Birds do not increase their feather abundance with age. Individual pigeons
may have a lot of vent feathers, but it is questionable that such growth
interferes with the sex act. In my own mind I think that is a very rare
thing. I think people trim the vent feathers to do something and in the
cases where it appears to work, the bird would probably have been fertile
the next round anyway due to longer daylight hours. It is definitely not
going to hurt anything to try it, but realize that the number of cases in
which it appears to work are very few.
What about trimming an inch off the tail feathers??? This is said to be
based on an assumption that the quills get harder with age and, therefore,
interferes with contact. I do not believe that this is true. In fact,
pigeons swing the tail to the side enough in mating to where I donít see it
being a problem. Pulling a few tail feathers is also reported to help
restore fertility. This practice is questionable, but it canít hurt to try.
It is frequently the practice, when a cock doesnít fertile anymore, to go
ahead and foster a fertile round or two. It is believed that the hormonal
changes in the bird which are associated with rearing young have a
beneficial affect on returning fertility. This can be beneficial, but
results can also be due to the factor of longer daylight hours which
coincide with the later breeding season attempts, but definitely there is a
rhythm to hormone cycles of reproduction. If you can get them going through
that cycle again, it may be helpful. Feeding and the hormonal changes may
indeed have a stimulating affect on the gonads. When it does work, it is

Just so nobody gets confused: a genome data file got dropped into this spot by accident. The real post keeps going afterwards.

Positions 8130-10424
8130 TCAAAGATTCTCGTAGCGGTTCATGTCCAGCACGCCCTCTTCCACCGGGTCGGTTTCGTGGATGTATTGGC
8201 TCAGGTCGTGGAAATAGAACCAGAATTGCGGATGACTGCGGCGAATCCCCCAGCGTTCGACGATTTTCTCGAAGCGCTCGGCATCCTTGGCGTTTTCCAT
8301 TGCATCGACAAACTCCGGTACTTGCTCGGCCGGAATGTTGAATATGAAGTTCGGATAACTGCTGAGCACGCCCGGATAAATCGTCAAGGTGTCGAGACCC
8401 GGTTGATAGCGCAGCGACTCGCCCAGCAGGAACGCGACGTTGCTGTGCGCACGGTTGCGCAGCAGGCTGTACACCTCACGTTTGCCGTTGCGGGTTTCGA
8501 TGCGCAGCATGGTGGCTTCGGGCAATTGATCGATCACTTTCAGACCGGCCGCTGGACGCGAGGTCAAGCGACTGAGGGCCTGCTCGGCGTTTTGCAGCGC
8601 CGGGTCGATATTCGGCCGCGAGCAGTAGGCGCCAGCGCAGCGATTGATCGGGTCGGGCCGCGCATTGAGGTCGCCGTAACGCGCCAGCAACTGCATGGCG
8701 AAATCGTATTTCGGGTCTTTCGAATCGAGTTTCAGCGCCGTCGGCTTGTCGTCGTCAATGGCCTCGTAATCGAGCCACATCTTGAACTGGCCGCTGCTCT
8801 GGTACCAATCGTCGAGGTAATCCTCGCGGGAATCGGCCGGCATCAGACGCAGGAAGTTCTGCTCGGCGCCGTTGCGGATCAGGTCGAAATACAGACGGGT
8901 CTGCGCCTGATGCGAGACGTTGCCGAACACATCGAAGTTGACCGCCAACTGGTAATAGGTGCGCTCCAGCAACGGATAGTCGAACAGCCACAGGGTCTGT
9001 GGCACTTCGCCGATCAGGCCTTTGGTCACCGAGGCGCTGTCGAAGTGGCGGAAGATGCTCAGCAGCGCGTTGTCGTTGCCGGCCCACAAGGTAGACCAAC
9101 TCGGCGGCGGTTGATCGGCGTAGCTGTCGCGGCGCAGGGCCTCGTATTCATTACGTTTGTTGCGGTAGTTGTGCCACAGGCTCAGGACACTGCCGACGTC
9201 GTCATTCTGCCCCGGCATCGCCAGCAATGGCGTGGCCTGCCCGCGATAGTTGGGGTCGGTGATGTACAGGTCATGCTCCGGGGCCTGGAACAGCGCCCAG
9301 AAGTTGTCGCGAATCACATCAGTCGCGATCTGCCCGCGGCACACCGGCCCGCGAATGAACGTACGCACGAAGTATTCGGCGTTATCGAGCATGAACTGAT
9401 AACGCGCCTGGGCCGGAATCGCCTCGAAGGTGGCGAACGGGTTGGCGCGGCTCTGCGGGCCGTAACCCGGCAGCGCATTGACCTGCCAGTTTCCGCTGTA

probably a combination of breeding later in the year when the daylight hours
are longer with the hormonal changes also stimulating the gonads.
There is also some truth in the saying ďuse it or lose itĒ so it is
advisable to keep old cocks mated year round. I think when they become
inactive, sometimes it is harder for them to become active again. One only
needs to put a hen with him every few days, allowing him to top her and then
As for medical treatments to restore fertility, anabolic steroids were
touted years ago. They have proved uniformly unsuccessful in dealing with
the infertility problem. The only way that they may help is by improving a
cockís vigor if he is too feeble to perform a good mating act. They donít
increase sperm production, only his sex drive. These drugs may actually
decrease sperm production.
The only drug treatment that has shown some promise is the use of
Gonadotropin. Gonadotropin actually increases sperm count as well as sex
drive. When it doesnít work, you have a gonad that canít respond to it and
so all the hormones in the world wonít make it produce more sperm. This
product is commonly available as HCG (Human Chorionic Gonadotropin).
Gonadotrpin is given by injection, at 0.2 cc subcutaneous. Injections are
repeated every other day for a series of three injections. The process
should be repeated monthly until one tires of trying. The reconstituted
product will keep for one month in the refrigerator. Its life can be
extended by freezing, but it is unknown how long it will remain potent,
especially after thawing and refreezing. The success rate, using
Gonadotropin, will be in the 20-30% range, though, so donít expect too many